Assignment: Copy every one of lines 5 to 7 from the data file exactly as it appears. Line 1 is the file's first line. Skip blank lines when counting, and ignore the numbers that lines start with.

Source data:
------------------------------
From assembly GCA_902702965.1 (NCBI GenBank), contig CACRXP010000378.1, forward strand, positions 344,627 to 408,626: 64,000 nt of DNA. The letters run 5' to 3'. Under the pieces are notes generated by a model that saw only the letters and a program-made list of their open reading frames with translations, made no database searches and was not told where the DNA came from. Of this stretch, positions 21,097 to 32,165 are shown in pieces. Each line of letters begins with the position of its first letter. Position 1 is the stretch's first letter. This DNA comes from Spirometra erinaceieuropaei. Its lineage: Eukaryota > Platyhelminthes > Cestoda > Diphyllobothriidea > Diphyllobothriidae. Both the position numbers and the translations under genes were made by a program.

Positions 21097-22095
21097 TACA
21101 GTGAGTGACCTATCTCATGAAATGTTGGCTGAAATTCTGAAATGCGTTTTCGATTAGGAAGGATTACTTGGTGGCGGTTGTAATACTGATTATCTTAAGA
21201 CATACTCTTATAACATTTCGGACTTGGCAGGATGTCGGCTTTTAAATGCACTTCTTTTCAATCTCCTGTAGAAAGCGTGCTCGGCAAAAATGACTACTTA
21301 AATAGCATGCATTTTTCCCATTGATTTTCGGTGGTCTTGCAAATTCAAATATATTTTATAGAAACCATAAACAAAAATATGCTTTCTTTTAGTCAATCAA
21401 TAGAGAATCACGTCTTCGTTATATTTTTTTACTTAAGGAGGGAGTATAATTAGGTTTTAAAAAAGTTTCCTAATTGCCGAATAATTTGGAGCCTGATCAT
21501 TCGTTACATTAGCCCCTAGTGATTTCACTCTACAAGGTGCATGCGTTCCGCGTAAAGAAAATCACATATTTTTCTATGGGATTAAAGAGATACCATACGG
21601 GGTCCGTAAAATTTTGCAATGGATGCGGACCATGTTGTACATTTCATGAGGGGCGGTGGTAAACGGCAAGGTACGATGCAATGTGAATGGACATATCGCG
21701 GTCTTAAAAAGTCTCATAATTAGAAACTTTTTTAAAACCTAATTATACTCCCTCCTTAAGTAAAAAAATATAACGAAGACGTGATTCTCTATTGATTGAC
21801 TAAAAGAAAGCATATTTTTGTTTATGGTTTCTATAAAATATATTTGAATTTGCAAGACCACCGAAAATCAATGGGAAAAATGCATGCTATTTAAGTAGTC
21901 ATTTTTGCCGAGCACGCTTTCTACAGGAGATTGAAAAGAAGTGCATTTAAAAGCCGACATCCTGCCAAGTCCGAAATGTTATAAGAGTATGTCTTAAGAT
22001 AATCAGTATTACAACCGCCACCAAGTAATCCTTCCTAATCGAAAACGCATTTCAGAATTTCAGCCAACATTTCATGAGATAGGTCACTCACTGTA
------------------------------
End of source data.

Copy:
21201 CATACTCTTATAACATTTCGGACTTGGCAGGATGTCGGCTTTTAAATGCACTTCTTTTCAATCTCCTGTAGAAAGCGTGCTCGGCAAAAATGACTACTTA
21301 AATAGCATGCATTTTTCCCATTGATTTTCGGTGGTCTTGCAAATTCAAATATATTTTATAGAAACCATAAACAAAAATATGCTTTCTTTTAGTCAATCAA
21401 TAGAGAATCACGTCTTCGTTATATTTTTTTACTTAAGGAGGGAGTATAATTAGGTTTTAAAAAAGTTTCCTAATTGCCGAATAATTTGGAGCCTGATCAT